Student Life

Student Questions and Answers

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Frequently Asked Questions

1. I have a disability. Do I have to meet the same requirements for admissions as students who do not have a disability?

Yes. According to the ADA Amendments Act of 2008, Americans with Disabilities Act of 1990 and Section 504 of the Rehabilitation Act of 1973, colleges do not have to lower their admissions standards for students with disabilities.

2. What documentation do I have to provide to prove that I have a disability? 

We ask for psycho educational evaluations or documentation from an appropriately licensed and certified person who is qualified to diagnose your disability and to provide a statement about its impact on your ability to function as a student in college.

Testing must be no older than five years for learning disabilities and no more than three years for ADD/ADHD. Mental health/psychological diagnoses will be evaluated on a case-by-case basis. Evaluation must clearly indicate a disability covered under ADA and contain sufficient support stipulating there is a disability.

An evaluator is qualified to make the diagnosis if the documentation has ED, Med, Dev. Hx. and relevant test scores are included. Adult testing measures are required (e.g., WAIS vs. WISC - check with qualified professional, with the Office of Disability Services, or refer to documentation guidelines on Educational Testing Service's website, www.ets.org, and visit the section on Students with Learning Disabilities).Documentation for support of accommodations is needed as well as an explanation of why there were no prior accommodations, if applicable .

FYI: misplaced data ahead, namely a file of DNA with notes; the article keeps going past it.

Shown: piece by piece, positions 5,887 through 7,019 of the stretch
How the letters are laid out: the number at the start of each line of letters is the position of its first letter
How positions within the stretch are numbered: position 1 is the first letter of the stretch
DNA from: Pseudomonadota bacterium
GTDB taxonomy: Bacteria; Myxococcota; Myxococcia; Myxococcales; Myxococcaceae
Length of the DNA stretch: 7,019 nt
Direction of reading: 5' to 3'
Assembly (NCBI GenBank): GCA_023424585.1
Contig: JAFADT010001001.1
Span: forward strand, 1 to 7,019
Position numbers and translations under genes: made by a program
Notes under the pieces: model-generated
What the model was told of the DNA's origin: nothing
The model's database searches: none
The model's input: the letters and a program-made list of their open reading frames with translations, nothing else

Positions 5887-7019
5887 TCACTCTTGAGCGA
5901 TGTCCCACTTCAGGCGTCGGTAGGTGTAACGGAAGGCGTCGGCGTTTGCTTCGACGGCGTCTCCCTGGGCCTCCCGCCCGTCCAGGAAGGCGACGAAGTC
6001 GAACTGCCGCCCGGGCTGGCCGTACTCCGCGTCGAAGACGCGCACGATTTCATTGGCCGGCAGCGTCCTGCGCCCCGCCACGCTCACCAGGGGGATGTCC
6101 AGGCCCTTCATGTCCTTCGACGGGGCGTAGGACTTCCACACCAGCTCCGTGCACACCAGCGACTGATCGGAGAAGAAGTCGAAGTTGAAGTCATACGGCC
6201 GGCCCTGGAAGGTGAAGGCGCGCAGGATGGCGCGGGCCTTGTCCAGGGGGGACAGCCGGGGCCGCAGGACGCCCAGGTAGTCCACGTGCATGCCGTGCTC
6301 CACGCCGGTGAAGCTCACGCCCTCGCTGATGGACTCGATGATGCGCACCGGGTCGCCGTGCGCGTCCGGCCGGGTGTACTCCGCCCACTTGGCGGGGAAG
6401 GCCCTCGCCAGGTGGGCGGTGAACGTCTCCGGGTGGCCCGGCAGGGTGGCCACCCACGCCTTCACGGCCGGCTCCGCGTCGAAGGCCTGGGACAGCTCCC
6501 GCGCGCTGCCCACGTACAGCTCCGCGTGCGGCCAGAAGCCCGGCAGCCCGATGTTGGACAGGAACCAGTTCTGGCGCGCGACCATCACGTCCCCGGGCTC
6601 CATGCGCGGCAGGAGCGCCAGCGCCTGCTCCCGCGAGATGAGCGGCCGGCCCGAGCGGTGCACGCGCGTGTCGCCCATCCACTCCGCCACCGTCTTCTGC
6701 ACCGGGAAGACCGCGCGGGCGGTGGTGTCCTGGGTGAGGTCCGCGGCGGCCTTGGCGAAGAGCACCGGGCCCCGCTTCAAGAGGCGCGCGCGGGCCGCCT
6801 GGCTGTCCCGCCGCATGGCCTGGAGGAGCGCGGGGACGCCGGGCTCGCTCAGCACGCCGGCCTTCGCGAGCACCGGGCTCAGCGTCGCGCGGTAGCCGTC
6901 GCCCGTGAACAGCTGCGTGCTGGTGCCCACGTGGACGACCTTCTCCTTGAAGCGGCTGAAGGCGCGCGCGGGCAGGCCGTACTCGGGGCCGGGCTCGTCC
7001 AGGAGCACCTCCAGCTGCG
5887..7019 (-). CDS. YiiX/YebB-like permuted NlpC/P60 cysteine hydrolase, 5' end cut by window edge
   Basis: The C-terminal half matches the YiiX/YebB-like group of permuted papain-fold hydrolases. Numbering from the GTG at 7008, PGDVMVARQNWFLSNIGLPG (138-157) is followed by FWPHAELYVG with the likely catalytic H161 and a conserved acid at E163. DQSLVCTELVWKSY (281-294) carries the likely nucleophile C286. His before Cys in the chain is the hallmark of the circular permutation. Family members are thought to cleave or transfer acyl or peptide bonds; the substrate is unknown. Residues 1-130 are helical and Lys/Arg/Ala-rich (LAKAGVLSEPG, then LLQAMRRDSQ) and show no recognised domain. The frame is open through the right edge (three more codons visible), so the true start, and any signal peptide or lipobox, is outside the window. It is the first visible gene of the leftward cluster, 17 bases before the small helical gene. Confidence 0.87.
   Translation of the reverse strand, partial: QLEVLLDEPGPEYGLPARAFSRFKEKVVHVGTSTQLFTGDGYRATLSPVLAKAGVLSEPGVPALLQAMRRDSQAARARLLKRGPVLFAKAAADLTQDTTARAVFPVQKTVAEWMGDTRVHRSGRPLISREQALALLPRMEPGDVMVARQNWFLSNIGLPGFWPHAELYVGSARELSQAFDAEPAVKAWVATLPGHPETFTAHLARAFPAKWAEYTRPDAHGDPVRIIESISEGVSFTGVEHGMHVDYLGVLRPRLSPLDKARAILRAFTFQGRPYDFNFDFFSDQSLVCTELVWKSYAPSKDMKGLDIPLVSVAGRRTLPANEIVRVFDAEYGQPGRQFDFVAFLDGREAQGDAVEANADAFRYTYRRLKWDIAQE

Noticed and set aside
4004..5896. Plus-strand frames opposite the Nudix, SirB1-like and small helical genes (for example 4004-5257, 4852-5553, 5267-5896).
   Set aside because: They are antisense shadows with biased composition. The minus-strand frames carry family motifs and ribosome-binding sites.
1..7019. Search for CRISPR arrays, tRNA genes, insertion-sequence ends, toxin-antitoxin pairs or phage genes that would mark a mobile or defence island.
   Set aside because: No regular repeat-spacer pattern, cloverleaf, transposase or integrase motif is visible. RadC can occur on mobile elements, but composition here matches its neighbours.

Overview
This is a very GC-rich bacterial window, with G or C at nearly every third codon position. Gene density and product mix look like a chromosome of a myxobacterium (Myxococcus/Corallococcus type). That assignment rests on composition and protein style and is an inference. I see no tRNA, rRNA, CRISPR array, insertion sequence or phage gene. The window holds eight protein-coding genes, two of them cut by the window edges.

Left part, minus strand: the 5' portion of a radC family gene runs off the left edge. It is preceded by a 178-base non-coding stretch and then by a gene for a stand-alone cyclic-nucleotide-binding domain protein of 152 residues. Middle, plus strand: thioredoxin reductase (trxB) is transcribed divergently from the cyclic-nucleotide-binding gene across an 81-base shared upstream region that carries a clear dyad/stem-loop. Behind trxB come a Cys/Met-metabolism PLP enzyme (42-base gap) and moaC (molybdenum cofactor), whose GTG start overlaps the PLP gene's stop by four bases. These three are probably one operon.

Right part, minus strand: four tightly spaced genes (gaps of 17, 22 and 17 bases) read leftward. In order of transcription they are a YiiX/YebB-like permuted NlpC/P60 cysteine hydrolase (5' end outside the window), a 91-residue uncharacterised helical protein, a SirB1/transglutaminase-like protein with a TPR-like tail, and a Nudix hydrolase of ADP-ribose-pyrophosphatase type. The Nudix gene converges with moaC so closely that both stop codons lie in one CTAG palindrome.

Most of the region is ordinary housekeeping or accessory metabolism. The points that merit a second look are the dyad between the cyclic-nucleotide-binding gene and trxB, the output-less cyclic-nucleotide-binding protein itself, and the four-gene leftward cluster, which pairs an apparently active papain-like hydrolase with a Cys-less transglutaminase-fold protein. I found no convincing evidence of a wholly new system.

3. I have an IEP from high school. Is that adequate documentation?

No. The IEP from high school identifies the services the high school agreed to provide. The high school IEP does not document the disability or identify the impact on college education, however, we can accept the IEP as a part of your documentation. A recent psychological and/or educational evaluation from the high school's school psychologist or other licensed professional will be used for documentation.

4. Where do I send documentation of my disability? 

Do not send documentation to the Admissions office. After you have been admitted to the University, send documentation to the Student Development Center: Academic Success and Disability Services (ASDS), Student Development Center, University of Redlands, 1200 East Colton Avenue, P.O. Box 3080, Redlands, CA 92373-0999.

5. How do I register with ASDS?

To register with ASDS, you will need to meet with Amy Wilms, the Assistant Dean of Academics and Student Life. To make an appointment, please call 909-748-8069 or email the Assistant Dean at amy_wilms@redlands.edu.

6. Can I visit ASDS while on a campus tour?

If you are planning to visit our campus as you select a university, feel free to contact ASDS for an appointment if you would like to discuss specific accommodations in more detail. Our calendar fills up rapidly, so please do not plan on just “stopping by.” An appointment is appreciated.

7. I think I have a disability, but have never been tested. How do I get tested?

ASDS maintains a list of qualified professionals who can work with you to determine if you have a learning disability. Stop by ASDS or email us for a copy.

8. Who pays for the testing?

In college, students are responsible for any costs incurred in documenting a disability. The University of Redlands offers student health insurance that covers 80% of Diagnostic Testing for Attention Disorders and Learning Disabilities.

9. If I decide to register with ASDS, is my information confidential?

Yes, all information is private. ASDS will retain the information for seven years after your departure from the University and it will be shredded after that time frame.